If any of you tried to search for Cleveland, Montana using Google Maps in the past you might have been confused. Instead of directing you to a dusty little town in south central Blaine County, Montana you instead ended up on top of Mount Cleveland, the tallest mountain in Glacier National Park. This strange happenstance began nearly three years ago. And I wasn't happy.
I do a lot of shooting near Cleveland, Montana. Many of the cowboy photos and cowgirl photos you see from me were made near Cleveland, Montana. So when Google decided to unceremoniously remove Cleveland, Montana from the map...literally, I wasn't very happy.
Truth be told, it isn't hard arguing why Cleveland should stay on the map. Cleveland no longer has its saloon, which was the only place doing business in "downtown" Cleveland for many years. Cleveland's greatest claim to fame, I'm told, is that it once held the world's shortest parade. Seriously. Cleveland, however, does still have a small school serving approximately eight grade school children. It also has its rodeo grounds, which alone should qualify it to stay on the map in a place like Montana. Beyond that, however, there aren't many remnants of old Cleveland.
If you use Google (ironically) to look up the history of Cleveland, Montana you won't find much. Not much at all. We do know Blaine County, where Cleveland is located, was named after James G. Blaine, the "Plumed Knight" and former governor from the state of Maine who later went on to become the Secretary of the Interior. In 1884 Blaine ran for President of the United States on the Republican ticket. He lost to Grover Cleveland, a Democrat. Four years later President Cleveland signed a bill granting statehood to Montana. But Blaine County would not become a county until it broke off from Chouteau County formally on March 2, 1912. And when it did, let's be honest, Chouteau County was no longer the same. :)
I suspect Cleveland was named after the man who was President when Montana achieved statehood, but I can't be certain. It could have been named after a rancher who lived there for all I know. But if it was named after President Cleveland, can you imagine what might have happened if Governor Blaine had won that Presidential election? Maybe Blaine County would have been called Cleveland County instead. And maybe Cleveland would be called Blaine. And legions of NFL fans searching for information about the upcoming Cleveland/Cowboys football game would not have had to sift through dozens of my photos before finding what they were looking for. But I digress.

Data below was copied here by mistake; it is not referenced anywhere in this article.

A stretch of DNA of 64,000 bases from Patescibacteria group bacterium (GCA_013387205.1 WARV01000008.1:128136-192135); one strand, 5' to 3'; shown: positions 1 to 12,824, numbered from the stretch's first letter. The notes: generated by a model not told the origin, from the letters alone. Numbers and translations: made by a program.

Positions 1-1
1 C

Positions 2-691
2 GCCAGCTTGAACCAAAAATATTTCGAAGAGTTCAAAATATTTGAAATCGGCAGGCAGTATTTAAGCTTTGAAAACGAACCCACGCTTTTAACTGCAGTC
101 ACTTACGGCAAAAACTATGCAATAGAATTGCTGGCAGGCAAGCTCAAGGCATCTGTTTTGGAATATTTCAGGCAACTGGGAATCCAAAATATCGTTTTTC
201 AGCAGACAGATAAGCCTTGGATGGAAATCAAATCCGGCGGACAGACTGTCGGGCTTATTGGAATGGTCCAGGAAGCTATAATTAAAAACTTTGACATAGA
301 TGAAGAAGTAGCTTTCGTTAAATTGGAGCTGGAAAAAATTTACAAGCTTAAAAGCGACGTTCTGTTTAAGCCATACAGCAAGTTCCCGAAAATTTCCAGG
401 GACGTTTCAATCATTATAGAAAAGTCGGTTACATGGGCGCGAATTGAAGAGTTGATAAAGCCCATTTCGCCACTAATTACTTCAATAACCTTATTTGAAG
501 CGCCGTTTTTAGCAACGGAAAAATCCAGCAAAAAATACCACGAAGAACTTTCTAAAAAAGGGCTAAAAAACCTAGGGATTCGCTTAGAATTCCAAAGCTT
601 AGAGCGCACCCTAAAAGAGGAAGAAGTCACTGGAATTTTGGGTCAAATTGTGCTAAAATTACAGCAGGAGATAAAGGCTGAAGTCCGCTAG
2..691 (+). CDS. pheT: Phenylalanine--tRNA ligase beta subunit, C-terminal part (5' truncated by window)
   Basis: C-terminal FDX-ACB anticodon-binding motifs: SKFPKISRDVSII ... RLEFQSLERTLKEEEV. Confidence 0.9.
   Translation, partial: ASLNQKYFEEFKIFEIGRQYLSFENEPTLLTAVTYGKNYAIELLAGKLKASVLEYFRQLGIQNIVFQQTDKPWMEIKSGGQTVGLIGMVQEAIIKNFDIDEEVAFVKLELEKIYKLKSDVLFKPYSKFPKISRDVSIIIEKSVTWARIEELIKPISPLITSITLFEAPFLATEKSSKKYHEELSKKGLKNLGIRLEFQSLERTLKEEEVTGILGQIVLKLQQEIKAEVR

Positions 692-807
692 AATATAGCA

One of the big reasons I wasn't happy Cleveland was removed from the map is because it was hard to provide a geographical reference for my photos when geotagging them on some websites. If I took a photo of a cowboy near Cleveland I could no longer type "Cleveland" into a Google application and automatically have that app direct me to Cleveland, Montana. No, I had to manually search for Cleveland. And in the grand scheme of problems our world faces, that's not really such a big deal. But when you take thousands of photos in and near Cleveland, Montana it quickly becomes a pain in the ass for this photographer.
But that wasn't the big reason I was mildly upset. The biggest reason was because I was concerned Cleveland might one day be forgotten. I know there some residents near Cleveland would probably be happy if the rest of the world couldn't find their beautiful place on the map, keeping it from the prying eyes of others who might destroy things as we know it. But for me, I saw it important to preserve the legacy of that small dusty town that sits in the shadow of the Bear Paw Mountains that has been so good to me.
So what did I do? I began contacting Google. Again, and again, and again. And as they say, the squeaky wheel gets the grease. Was I the only one who contacted Google? I'm not sure. Probably not. But lo and behold, Google finally put Cleveland back on the map.
And I am happy again.